Value: The more expensive it is, the more your motorcycle would cost to replace if stolen or written off in an accident – so the higher the premiums. A classic motorcycle, for example, may also cost more to repair, particularly if it is rare and the cost of spare parts is higher than for other makes and models. If, on the other hand, you own a beaten-up old scooter, don’t assume that just because your own motorcycle isn’t worth much, it will be cheap to cover: remember, insurance is not just for damage to your own ride, it is also designed to protect other road users against any accidents you could cause.
Power: The more powerful your motorcycle is, the more likely it is to be involved in accidents – and the more costly those accidents are likely to be. That’s why motorcycles with larger engines cost more to insure. If you modify your motorcycle to make it more powerful, you should inform your insurer: it will probably increase your premiums, but if you don’t tell them, your cover could be rendered invalid when you come to make a claim.
Desirability: If you own a particularly desirable motorcycle, your insurer may consider you at greater risk of theft and increase your premiums accordingly.
How You Use Your Motorcycle
If you use your ride for commuting as well as for social reasons, you are likely to pay more for cover as you’ll be riding more when the roads are busy. Your annual mileage also has a bearing: after all, the more time you spend on the road, the more likely you are to be involved in an accident.
The Security Measures You Take: The harder your motorcycle is to steal, the lower your premiums. If you can keep the motorcycle in a locked garage at night, this can help keep costs down, as can anti-theft measures such as ground anchors, immobilizers and motorcycle locks. Make sure any security devices you buy are recognised by the insurer you’re planning to use: otherwise you may not get a discount.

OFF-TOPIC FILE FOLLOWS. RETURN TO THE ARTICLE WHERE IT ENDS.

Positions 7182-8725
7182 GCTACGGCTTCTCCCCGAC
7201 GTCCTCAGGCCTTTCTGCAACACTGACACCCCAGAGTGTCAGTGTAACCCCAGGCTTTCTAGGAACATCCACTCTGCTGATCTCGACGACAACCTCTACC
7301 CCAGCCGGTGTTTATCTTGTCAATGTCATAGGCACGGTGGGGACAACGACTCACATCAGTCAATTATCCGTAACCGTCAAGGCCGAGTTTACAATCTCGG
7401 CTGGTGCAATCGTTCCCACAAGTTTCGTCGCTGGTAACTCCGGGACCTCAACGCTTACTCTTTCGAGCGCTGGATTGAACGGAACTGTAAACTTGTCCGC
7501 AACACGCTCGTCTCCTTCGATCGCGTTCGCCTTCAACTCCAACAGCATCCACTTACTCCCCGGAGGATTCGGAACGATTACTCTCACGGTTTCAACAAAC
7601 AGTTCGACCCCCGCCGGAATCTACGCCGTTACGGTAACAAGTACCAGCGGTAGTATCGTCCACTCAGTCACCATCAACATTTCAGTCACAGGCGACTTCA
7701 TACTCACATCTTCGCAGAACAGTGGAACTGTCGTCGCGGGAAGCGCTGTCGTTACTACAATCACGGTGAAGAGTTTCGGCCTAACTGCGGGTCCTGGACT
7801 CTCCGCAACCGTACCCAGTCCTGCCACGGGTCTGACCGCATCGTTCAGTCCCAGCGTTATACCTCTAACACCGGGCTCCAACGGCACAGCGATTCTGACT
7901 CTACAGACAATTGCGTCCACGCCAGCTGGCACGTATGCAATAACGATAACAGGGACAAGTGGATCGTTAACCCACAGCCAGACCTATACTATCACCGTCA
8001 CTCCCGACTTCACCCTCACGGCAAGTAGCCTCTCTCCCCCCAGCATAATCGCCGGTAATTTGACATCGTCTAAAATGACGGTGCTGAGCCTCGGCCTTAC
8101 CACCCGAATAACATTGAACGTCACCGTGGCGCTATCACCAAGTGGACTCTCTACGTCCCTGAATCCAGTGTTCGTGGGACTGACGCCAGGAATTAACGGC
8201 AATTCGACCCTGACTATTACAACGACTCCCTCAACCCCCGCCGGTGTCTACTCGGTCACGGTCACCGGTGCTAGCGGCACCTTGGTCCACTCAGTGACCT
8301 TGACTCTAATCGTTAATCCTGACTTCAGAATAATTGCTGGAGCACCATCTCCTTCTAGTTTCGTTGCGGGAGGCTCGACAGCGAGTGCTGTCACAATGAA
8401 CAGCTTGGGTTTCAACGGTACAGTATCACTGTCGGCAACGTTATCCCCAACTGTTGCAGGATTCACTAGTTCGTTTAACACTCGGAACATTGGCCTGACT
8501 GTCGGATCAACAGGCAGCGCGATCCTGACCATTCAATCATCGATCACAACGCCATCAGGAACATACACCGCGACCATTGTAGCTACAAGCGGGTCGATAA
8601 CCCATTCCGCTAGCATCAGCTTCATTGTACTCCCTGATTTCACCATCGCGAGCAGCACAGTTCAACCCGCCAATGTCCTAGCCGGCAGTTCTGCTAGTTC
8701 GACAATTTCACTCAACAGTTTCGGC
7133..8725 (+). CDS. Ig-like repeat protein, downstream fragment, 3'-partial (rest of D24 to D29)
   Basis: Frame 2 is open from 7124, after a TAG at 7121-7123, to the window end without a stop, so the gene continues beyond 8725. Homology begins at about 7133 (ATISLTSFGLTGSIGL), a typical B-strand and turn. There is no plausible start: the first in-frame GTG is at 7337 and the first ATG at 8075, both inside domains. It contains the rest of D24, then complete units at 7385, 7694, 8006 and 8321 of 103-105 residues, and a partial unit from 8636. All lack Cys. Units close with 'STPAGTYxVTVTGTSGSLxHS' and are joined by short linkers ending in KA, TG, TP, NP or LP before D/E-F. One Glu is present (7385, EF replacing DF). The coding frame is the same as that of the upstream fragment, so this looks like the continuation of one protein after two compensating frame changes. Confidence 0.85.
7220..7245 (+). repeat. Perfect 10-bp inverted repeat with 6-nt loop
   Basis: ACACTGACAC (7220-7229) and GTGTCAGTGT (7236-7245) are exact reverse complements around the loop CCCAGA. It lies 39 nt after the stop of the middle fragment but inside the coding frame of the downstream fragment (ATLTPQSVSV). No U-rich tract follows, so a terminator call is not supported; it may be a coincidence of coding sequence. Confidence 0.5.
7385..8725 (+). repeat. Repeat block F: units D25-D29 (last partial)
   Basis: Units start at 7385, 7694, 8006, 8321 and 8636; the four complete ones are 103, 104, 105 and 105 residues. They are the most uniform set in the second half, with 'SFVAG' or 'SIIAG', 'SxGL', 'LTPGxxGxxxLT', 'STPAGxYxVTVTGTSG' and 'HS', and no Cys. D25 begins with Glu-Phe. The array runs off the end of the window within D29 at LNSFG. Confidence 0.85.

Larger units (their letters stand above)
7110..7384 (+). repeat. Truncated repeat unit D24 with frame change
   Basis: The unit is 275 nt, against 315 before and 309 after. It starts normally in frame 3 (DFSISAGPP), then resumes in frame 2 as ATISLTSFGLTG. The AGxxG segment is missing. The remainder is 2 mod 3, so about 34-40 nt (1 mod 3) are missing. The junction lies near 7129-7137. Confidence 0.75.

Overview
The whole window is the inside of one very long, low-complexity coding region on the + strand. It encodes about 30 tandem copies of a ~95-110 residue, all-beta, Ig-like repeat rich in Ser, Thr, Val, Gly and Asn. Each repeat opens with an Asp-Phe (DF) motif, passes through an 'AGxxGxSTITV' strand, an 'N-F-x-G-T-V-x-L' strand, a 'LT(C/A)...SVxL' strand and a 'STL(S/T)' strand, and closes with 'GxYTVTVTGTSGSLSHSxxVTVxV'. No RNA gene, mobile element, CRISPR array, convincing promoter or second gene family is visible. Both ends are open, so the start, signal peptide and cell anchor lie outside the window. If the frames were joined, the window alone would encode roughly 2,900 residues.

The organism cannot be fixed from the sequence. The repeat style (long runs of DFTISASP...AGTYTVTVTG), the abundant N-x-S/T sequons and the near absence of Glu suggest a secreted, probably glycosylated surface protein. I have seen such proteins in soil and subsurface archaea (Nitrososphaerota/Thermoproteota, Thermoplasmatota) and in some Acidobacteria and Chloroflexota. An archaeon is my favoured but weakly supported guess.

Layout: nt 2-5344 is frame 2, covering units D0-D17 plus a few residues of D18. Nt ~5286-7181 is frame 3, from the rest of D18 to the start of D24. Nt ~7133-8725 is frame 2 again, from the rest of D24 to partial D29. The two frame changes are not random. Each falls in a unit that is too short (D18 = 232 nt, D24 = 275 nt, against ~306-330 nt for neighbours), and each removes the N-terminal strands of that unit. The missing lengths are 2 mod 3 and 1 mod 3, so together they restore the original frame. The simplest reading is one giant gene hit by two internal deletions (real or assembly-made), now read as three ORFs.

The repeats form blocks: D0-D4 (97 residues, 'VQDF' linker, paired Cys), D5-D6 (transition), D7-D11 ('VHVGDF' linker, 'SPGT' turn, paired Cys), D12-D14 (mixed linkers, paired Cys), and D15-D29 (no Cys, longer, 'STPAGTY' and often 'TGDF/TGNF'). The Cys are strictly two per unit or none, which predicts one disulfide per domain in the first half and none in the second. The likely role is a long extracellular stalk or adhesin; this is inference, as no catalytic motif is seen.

Where you Reside: Your postcode also has a bearing on the cost of insurance: if you live in a built-up area where the risk of accidents is greater, you’ll pay more – as you will if you live somewhere that has high recorded levels of motorcycle theft.
Your Riding Record and No-Claims Bonus: One of the most significant factors in calculating your cost of cover is your claims history, and whether you have any endorsements on your license. Here adding the success of a recognized motorcycle rider training course can be a big advantage to reducing your rate. Your insurer will ask for details of any claims in the past five years: you’ll have to state what the value of the claims were, and whether you were at fault. (Even if you weren’t at fault, the claim will still probably push up your premiums to some extent.) If you haven’t made any claims for a year or more, you should have some form of no-claims bonus. Most insurers will accept up to five years’ worth of no-claims, and this can result in discounts of up to 70 per cent with some providers.
Your Excess: The higher the voluntary excess (deductible) you agree to, the less your insurance will cost. For example, if you choose a voluntary excess of zero, your insurer knows that for every claim you make, it will have to pay the whole amount (less any compulsory excess).
But if you set your voluntary excess, your insurer knows that its potential pay-outs will be reduced, and also that you’ll be less likely to claim – any low-value claims will be uneconomical from your point of view.
Type of Coverage You Buy: Comprehensive insurance is normally more expensive than third-party or third-party, fire and theft, because your provider will potentially have to pay out in a greater range of circumstances.
With third-party cover, your insurer knows it will only be liable for damage caused by you to other road users – and not for damage caused to your own motorcycle or injuries you yourself sustain.
Who Else Is Insured to Ride Your Motorcycle: The named riders on your insurance policy can cause premiums to rise and fall. If you’re an experienced motorcycle rider, adding a young rider – such as your daughter who’s just passed her test – to your policy can cause the cost to rocket. Equally, if a young main rider adds a more experienced relative to their policy, it can reduce the costs. Most policies run for a 12 month period before you are given the option to renew or cancel and change to a different insurer.